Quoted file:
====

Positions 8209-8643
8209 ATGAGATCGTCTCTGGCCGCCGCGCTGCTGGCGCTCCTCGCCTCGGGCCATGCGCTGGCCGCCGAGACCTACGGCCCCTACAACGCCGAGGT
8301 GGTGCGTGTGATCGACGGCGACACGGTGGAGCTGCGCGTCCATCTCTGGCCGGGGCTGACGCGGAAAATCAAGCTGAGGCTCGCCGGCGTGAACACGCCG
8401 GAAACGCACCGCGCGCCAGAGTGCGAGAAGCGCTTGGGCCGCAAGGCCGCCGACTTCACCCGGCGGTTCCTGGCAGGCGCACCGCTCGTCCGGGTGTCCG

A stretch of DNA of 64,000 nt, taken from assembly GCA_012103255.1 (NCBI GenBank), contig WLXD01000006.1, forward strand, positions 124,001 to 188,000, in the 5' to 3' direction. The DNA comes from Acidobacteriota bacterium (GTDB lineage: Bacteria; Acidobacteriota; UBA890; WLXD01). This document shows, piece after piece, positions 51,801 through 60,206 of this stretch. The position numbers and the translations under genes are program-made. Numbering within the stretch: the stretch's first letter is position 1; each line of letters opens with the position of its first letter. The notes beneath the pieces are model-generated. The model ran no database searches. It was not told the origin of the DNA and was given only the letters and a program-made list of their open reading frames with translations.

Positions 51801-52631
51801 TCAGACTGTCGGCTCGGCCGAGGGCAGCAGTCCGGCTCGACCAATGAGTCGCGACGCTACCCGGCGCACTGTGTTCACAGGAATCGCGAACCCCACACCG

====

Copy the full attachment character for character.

Positions 8209-8643
8209 ATGAGATCGTCTCTGGCCGCCGCGCTGCTGGCGCTCCTCGCCTCGGGCCATGCGCTGGCCGCCGAGACCTACGGCCCCTACAACGCCGAGGT
8301 GGTGCGTGTGATCGACGGCGACACGGTGGAGCTGCGCGTCCATCTCTGGCCGGGGCTGACGCGGAAAATCAAGCTGAGGCTCGCCGGCGTGAACACGCCG
8401 GAAACGCACCGCGCGCCAGAGTGCGAGAAGCGCTTGGGCCGCAAGGCCGCCGACTTCACCCGGCGGTTCCTGGCAGGCGCACCGCTCGTCCGGGTGTCCG

A stretch of DNA of 64,000 nt, taken from assembly GCA_012103255.1 (NCBI GenBank), contig WLXD01000006.1, forward strand, positions 124,001 to 188,000, in the 5' to 3' direction. The DNA comes from Acidobacteriota bacterium (GTDB lineage: Bacteria; Acidobacteriota; UBA890; WLXD01). This document shows, piece after piece, positions 51,801 through 60,206 of this stretch. The position numbers and the translations under genes are program-made. Numbering within the stretch: the stretch's first letter is position 1; each line of letters opens with the position of its first letter. The notes beneath the pieces are model-generated. The model ran no database searches. It was not told the origin of the DNA and was given only the letters and a program-made list of their open reading frames with translations.

Positions 51801-52631
51801 TCAGACTGTCGGCTCGGCCGAGGGCAGCAGTCCGGCTCGACCAATGAGTCGCGACGCTACCCGGCGCACTGTGTTCACAGGAATCGCGAACCCCACACCG